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7000 /- and Kaash flowers: A Hundred Posts for Ray (1/100) by Juhi Saklani

60 years after Pather Panchali had been released, a friend of mine went to rural West Bengal in the autumn months and saw fields of brilliantly white Kaash flowers. Breathless with excitement, he posted pictures, saying "It is that time of the year again, when Durga takes Apu to see the train!" I was struck by the hold of the film over the imagination of generations of cinema lovers.

It is 73 minutes into the film that the Kaash flowers and the steam train enter the world that Ray has created for us. What is possibly Pather Panchali's most iconic sequence lasts for 4 minutes, almost entirely without dialogue. Apu is running after elder sister Durga, who is annoyed with him. She runs away chewing sugar cane. Having come quite far from their village, they discover the mystifying hum of telegraph poles. He looks for her, lost in the Kaash grass that is taller than him, and eventually, to his peace, finds her ready to be friends again. She hears the sound of the train. They both run towards the sound and are thrilled at seeing what Ray calls "the mighty metal monster" – they had never seen one before.

Apu among the Kaash was the first sequence which Ray shot for Pather Panchali. At this point he had borrowed Rs 7,000 against his insurance policy as well as taken loans from friends and relatives. He knew that he and his team, entirely inexperienced in filmmaking, could only convince producers to support his film if they had some actual footage to show. Remarkably, he did not choose to shoot some more dramatic, more obviously emotional and impactful sequence to show the producers. He chose this scene. 65 kms from Calcutta, a railway line ran near a field of Kaash which looked like "a sea of fluffy whiteness", said Ray. On 27 October 1952, the crew set out for their inaugural shoot. They were led by a director who had to be reminded by friend and newly designated art director Bansi Chandragupta that he had to shout "action" and "cut" when required!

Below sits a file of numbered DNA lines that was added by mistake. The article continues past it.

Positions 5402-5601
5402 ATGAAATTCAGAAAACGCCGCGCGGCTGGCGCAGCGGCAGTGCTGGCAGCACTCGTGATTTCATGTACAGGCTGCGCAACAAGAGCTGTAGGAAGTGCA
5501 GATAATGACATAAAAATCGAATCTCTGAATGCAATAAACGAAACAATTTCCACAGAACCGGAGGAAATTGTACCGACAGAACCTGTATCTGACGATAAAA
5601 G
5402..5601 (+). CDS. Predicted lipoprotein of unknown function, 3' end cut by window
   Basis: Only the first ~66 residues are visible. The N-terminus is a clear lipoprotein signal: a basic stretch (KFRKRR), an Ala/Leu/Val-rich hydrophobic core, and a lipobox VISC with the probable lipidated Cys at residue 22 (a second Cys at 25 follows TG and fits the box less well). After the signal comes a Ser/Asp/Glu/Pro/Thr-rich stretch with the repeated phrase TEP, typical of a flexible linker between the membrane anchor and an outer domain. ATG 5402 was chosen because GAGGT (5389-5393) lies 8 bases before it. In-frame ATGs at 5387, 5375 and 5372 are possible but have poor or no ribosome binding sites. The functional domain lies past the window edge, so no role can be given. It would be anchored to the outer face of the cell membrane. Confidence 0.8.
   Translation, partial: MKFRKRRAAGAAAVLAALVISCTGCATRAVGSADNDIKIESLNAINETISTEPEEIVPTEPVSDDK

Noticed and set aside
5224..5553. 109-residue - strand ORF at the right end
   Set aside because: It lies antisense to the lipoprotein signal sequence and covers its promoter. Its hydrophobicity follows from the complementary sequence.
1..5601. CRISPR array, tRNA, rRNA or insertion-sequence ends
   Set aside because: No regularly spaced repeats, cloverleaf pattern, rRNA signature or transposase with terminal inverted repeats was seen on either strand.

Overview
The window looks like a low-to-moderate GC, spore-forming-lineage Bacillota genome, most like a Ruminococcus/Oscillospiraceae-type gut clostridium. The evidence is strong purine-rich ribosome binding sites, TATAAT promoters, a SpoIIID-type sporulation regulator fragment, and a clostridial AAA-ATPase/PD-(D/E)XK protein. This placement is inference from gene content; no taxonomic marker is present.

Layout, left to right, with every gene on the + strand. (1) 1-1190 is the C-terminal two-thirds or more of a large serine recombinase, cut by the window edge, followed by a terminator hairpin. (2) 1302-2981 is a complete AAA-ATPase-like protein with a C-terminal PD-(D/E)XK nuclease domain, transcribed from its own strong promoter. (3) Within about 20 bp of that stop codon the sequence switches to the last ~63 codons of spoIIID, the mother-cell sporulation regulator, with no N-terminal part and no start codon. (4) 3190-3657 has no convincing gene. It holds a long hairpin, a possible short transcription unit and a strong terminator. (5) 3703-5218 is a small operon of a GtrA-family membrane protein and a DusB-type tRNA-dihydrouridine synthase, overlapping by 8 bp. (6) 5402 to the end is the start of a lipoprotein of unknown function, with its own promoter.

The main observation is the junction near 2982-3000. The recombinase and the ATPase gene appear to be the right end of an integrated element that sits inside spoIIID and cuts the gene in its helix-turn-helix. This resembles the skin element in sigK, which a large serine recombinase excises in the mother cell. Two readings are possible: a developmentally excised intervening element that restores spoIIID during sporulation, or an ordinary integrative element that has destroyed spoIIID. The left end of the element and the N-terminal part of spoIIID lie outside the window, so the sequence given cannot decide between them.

In Ray's own words: "Apu took his position in front of the camera, the camera rolled and I shouted ‘action’. What this produced was a stiff zombie-like walk from Apu which had no relationship with the kind of walk called for... which the camera photographed using expensive raw stock." "I had learnt a lesson. All my preparations over the years – the transcribing by hand of notes on cutting takes while watching a film, the arduous reading of Pudovkin, Eisenstein, Rotha, Spottiswoode, my open disdain for the home-grown product, all these had finally produced was this one shot than which it was difficult to imagine anything more lifeless and futile." Ray now placed his colleagues, Bansi Chandragupta, production controller Anil Chowdhury etc at different spots in the Kaash field. He randomly placed twigs on the path Apu would walk on. Now, young actor Subir Banerjee had to walk, stepping across the twigs, while the assistants suddenly called out his name from either side of the path, making him look here and there. And this is how Pather Panchali's first sequence, Apu walking through the tall grass, searching for his sister, was shot.

"It was perfect and I could shout 'Eureka' for the discovery I made about handling a child who was not a born actor", wrote Ray in My Days With Apu.

But. When they went to shoot in the field the next weekend (because Ray was still working at his day job during the week!), they just found a field of small brown grass. Cows and buffaloes had come and "literally, chewed up the scenery". Ray even had the "suicidal notion" of dropping the idea of the Kaash field, but then decided to be patient, not compromise, and suspend shooting for a while.

In the Apu Trilogy, the train became a powerful symbol: In Pather Panchali, Apu discovers it as an awe-inspiring, alien object; in Aparajito, he grows older and uses it to leave Banaras and move away, literally and emotionally, from his mother; in Apur Sansar, he lives across train tracks as a young man in Calcutta and even considers suicide under its wheels. A whole journey in cinema that began because Satyajit Ray had chosen – and uncompromisingly stuck to – the white Kaash fields for their beautiful contrast with the black smoke billowing from a train, as it thundered past two small wonderstruck children.

First published by Musui Art Foundation

Juhi Saklani is a Ray while and Delhi based photographer.

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